My latest sports psych read is “Golf Is Not A Game of Perfect” by Bob Rotella. I’ve gleaned a lot from the book, and not just about how to improve my short game. Joking, I’ve never even so much as picked up a putter or whatever it is called…except at put put.
Because I am a super-nerd, I’ve been taking notes (and highlighting important points) from the book in the back of my Believe I Am training journal.
While many points in the book have stood out to me, the following quotes illustrate good points, I think, that will likely be paramount to my sanity in the next 6 weeks. [apologizes for any grammatical errors in my block quoting]
“[Stuart is a 50% shooter from the floor, playing basketball at UVA] ‘Well, you have to understand. I’ve always been a 50% shooter….after I missed one, I figured my nxt one was likely to go in. After I missed two, I was overdue. By the time I missed five, I figured the next one absolutely had to drop’…Stuart had revelaed something very basic about the way good athletes think. They create their own realities. They think however they have to think to maintain their confidence and get the job done…If he misses a few putts, he has to believe that this only enhances his chances to make the next one..This may seem, to an outsider, to be absolutely irrational…The answer is that whether it’s irrational or not, it’s more effective than the alternative.”
“Without confidence, you can’t trust your physical ability. You can’t perform at your best. But a lot of golfers that I speak about confidence have misconceptions that hold them back. They think that confidence is an attribute that they cannot chose to seek and acquire. They think it’s something that descends on an athlete, like a revelation from above, after he’s performed perfectly for a long time…In fact, anyone can develop confidence if he or she goes about it properly. Confidence isn’t something you’re born with or something you’re given. You control it. Confidence is what you think about yourself and your golf game.”
I love this book because it is logical and pragmatic. Much of it reminds me of the techniques advocated for by Believe I Am.
In order to maintain my sanity, achieve goal #1, and give myself my best shot at running well in November, I’ve been creating my own reality. My own little “Meggie is an awesome runner and she loves a good challenge” world.
In my fake world, this short build up is perfect for me (less chance of injury, less time spent obsessing over it), my summer #5krevolution training will help my marathon, I’m going to peak at just the right time, and I am, most importantly, excited and looking forward to this marathon. There is no dread, no anxiety, no fear. It’s all fun, seeing what I can do, and ice cream.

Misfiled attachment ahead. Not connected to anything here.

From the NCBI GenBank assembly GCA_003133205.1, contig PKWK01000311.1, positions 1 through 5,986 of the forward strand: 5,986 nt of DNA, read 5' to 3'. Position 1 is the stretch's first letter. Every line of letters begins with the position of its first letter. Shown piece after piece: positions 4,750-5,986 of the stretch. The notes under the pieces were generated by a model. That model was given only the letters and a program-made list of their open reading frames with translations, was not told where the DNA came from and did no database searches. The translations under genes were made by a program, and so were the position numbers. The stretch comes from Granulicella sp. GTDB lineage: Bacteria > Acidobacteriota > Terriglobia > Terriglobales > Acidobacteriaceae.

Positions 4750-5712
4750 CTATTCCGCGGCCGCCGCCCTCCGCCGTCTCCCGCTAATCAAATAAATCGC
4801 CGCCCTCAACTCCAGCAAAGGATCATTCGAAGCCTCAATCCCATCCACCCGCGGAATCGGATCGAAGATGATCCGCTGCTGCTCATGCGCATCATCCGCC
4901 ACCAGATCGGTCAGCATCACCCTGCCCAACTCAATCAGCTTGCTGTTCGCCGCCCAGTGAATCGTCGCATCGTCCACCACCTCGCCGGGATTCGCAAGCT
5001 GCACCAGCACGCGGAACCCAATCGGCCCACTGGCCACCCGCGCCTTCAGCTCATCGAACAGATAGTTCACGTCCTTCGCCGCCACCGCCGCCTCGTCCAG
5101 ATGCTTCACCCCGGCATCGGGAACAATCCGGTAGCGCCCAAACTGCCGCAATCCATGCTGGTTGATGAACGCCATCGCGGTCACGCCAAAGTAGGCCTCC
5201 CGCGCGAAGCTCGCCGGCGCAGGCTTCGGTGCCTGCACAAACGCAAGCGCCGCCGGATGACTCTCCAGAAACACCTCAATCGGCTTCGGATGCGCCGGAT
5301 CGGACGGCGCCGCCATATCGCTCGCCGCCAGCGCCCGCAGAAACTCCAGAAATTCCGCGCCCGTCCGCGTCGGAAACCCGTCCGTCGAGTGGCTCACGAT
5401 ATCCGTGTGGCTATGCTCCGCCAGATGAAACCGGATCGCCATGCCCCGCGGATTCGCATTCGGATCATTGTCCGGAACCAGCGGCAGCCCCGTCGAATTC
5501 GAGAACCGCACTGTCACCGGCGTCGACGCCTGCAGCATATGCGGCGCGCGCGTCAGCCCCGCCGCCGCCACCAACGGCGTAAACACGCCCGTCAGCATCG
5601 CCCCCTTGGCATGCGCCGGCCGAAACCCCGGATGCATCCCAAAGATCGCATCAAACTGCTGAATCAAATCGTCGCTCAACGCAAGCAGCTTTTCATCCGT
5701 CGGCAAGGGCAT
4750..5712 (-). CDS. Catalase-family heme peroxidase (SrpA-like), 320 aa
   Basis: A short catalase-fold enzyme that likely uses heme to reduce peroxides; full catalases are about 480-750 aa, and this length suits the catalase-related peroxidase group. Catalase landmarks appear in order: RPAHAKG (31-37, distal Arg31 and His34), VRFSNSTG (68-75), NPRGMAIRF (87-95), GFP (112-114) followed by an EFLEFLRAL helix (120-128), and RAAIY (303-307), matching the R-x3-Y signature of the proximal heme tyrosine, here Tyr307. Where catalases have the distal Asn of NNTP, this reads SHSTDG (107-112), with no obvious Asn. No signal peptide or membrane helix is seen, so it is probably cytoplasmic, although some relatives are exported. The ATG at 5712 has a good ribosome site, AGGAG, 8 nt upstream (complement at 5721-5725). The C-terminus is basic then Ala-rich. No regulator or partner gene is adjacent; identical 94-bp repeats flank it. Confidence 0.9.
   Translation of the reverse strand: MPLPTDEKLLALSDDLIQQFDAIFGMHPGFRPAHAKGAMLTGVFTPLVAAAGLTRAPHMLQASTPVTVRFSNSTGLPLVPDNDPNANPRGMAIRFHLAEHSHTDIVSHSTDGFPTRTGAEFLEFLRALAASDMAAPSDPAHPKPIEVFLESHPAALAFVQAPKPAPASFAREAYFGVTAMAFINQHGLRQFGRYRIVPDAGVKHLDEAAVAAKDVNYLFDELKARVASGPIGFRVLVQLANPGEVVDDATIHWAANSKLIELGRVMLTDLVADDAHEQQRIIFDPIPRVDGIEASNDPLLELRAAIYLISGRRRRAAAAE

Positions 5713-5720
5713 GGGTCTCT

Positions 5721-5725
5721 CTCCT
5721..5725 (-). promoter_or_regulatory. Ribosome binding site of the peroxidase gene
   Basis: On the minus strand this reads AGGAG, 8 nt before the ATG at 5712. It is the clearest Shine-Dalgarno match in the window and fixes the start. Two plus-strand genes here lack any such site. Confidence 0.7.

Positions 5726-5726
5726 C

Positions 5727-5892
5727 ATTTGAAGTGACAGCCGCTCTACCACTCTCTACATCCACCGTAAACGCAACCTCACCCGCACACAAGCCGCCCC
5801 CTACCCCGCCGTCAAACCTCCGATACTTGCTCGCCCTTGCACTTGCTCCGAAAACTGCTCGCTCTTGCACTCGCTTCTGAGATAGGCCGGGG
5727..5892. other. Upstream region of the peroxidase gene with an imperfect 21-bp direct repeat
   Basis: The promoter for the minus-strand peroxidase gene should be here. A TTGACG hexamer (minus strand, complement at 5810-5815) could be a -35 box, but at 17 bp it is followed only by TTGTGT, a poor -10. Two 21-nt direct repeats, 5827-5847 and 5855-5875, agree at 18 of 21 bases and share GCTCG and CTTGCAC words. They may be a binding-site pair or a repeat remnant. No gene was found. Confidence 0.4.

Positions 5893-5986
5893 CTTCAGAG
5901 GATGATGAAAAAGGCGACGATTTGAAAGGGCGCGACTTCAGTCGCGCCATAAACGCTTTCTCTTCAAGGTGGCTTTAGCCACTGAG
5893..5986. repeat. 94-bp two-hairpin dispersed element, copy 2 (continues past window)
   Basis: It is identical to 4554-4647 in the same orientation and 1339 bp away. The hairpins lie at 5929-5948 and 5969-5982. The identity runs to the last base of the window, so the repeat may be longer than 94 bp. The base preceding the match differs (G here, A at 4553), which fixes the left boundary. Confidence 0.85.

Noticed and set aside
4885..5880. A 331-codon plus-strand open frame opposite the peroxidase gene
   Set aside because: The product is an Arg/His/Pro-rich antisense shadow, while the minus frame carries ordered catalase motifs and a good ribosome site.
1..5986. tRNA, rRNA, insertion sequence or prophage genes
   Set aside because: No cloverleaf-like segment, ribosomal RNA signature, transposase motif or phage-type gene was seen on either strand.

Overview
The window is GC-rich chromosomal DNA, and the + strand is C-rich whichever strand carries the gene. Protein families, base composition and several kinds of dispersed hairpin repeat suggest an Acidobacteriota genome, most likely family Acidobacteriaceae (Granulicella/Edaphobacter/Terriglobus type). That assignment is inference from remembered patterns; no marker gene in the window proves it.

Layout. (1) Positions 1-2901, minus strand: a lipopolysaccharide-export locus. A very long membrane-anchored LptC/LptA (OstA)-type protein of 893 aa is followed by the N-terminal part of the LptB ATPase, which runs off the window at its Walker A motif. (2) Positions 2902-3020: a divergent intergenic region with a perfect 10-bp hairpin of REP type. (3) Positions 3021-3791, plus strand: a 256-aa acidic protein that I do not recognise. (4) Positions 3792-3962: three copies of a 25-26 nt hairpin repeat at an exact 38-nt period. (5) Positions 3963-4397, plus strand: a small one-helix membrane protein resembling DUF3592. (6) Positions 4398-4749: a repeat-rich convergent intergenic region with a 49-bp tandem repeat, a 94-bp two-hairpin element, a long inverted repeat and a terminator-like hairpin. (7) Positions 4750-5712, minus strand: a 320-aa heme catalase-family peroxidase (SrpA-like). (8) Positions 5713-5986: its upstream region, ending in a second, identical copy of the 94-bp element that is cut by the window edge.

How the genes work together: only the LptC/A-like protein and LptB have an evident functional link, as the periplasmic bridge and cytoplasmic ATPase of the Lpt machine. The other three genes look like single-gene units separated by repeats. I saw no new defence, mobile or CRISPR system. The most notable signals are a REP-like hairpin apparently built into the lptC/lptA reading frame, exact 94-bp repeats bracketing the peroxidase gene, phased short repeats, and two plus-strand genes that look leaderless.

Sure, I should be concerned with my lack of a 20 mile run like most of my NYC marathon running friends have done, but this doesn’t fit into the ideology of my fake world so I’m going to immediately dismiss that thought. In my fake world, I am on the perfect plan that is best for me and will lead me to a fantastic marathon (and, in turn, 2,600 calories of ice cream).
If the mental side of running is the hardest for you (like it is for me), I definitely recommend buying “Golf Is Not a Game of Perfect” and a Believe I Am training journal. They can become your secret weapons against the running demons!
And, finally, for anyone who may be interested in the nitty gritty of training.
1. I ran the 5th Ave mile in 6:20, then 1hr 45 minutes after, making for about 13 miles total for the day. The long run pace was between 8:40 and 9:20, proving that I, again, should not do long runs alone (ie I rock a solid 10 min mile jog easily alone, which takes much longer).
2. I did a workout yesterday. 6 x mile (7:26, 7:30, 7:47, 7:34, 7:37, 7:38) with 1 min rest in between. I think this was one of my longer workouts in a while. One day I will learn to do the first one slower and not be tricked into “this feels great and running this pace is just fine!” I made myself slow down after the 2nd and felt pretty good until the last one which felt a bit labored. I thought this workout was pretty good considering I have a cold, which I am attempting to hydrate and sleep away.
TELL ME: HAVE YOU READ “GOLF IS NOT A GAME OF PERFECT?” IF NOT, FAVORITE SPORTS PSYCH RELATED BOOK?
Until next time…